I was fortunate to secure a spot in Mark Maio’s October workshop/tour of the abandoned silos and numerous other buildings known as Silo City. It can be seen from the end of Hamburg St., on the other side of the Buffalo River in Buffalo, NY. In fact, this is a good spot to catch the early morning light.
The real fun, however, starts when you drive onto the property, grab your camera gear, and choose a building to explore. Twenty-two of us had three full days of unlimited access.
End of the Line
Two Minute Exposure
View from the Top
Endless Belt Man-lift
End of the Line #2
The Portland Company was established 10 November 1846 to build railroad equipment for the adjacent Portland terminus of the Atlantic and St. Lawrence Railroad connection between Portland, Maine and Montreal. Its first locomotive, the Augusta, emerged from the shops in July 1848 for delivery to the Portland, Saco &Portsmouth (later the Boston and Maine Railroad). Over the next several decades, the Company produced in its Fore Street facilities over 600 steam locomotives as well as 160 merchant and naval vessels, rail cars, construction equipment, Knox automobiles, and the like. Portland Company built the engines of the civil war side-wheel gunboats Agawam and Pontoosuc.Taking into account its other products, the Company could lay claim to being one of the leading medium-to-heavy steel manufacturers in New England. The company ceased production in 1978. Presently the site has become a marine-oriented complex with a small marina, several marine as well as other office tenants and the Maine Narrow Gauge Railroad Co. & Museum.
Fire Door Detail
Overhead Belt Drive System
Inside and Out
Hand Lettered Sign
Wooden Truss Detail
400 lb. Anvil
Well Worn Wooden Floor
Boothbay Harbor, Maine hosts “Windjammer Days” every June. It’s a great photo opportunity when viewed from the passenger boat “Balmy Days” from Balmy Days Cruises. The captain does a great job maneuvering around the sailing vessels for the load of photographers on board.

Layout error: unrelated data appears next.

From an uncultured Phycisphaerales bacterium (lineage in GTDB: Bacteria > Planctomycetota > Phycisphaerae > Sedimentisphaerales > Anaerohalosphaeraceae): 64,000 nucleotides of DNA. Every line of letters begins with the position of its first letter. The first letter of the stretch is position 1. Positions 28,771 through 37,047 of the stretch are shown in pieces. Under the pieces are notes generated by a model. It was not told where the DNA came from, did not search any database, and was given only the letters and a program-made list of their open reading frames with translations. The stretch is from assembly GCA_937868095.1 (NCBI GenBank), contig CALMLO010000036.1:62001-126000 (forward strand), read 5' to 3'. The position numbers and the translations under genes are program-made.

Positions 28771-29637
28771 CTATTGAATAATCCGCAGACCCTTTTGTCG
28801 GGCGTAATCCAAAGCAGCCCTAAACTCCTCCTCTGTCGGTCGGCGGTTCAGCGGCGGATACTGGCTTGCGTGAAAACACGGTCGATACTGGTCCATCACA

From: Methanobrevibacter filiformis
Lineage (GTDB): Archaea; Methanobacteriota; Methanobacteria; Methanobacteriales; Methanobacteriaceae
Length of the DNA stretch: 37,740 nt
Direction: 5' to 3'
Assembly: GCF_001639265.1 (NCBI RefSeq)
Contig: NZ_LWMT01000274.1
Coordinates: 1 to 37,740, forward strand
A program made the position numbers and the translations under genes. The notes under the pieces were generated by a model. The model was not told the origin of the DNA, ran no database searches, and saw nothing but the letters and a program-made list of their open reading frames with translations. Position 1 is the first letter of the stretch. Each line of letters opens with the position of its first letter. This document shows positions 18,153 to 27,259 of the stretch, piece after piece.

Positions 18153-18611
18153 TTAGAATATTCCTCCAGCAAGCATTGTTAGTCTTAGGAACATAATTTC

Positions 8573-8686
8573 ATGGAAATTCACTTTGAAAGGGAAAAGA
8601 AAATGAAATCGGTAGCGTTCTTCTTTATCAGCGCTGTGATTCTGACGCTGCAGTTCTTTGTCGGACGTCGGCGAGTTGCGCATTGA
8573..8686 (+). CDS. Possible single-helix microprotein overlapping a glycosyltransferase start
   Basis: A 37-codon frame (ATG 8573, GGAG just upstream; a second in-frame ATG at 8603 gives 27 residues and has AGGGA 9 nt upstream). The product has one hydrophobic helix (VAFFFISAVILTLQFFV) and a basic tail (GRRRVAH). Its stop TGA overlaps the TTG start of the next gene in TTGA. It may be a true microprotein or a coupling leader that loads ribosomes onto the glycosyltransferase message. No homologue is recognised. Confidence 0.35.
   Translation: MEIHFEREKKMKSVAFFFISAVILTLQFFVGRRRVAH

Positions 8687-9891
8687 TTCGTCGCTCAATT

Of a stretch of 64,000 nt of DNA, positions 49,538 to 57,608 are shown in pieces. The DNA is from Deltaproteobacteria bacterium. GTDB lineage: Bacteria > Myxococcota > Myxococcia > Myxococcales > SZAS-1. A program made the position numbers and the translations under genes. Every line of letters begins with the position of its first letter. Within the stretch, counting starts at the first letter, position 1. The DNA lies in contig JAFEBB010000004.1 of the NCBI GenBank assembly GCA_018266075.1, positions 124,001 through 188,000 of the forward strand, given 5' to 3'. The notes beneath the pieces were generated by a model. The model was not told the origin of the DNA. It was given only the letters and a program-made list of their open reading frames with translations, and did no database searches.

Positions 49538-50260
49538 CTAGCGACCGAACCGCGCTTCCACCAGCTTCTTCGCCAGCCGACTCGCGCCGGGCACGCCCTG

This year the previous days weather kept some of the windjammers from making the trip down the coast from the Camden/Rockport area of Maine, but there are images everywhere. They may not be exactly what you planned on, but finding those images is what I love about photography.
John Barclay wrote about the subject of expectations on his blog yesterday: http://johnbarclayphotography.com/blog/
The Heritage is one of the few large sailing vessels with no engine.The small boat hanging off the stern is lowered into the water and used to push the windjammer into the tight harbor.
Close to the action.
Spectators are everywhere.
Maine Maritime Academy’s vessel.
The crew work.
Don’t Panic. This is how children on the Maine coast play.
A lot of Cubans live their lives behind bars, literally.
There seems to be a lack of windows and glass, which is no surprise because most goods are in short supply. Wooden shutters and doors close the openings when people want a bit of privacy and
of course barred doorways and window openings provide good ventilation in oppressive Summer heat.
What appears obvious on the surface also has a darker, more evil meaning. To me, the bars are a metaphor for living under a repressive communist dictatorship.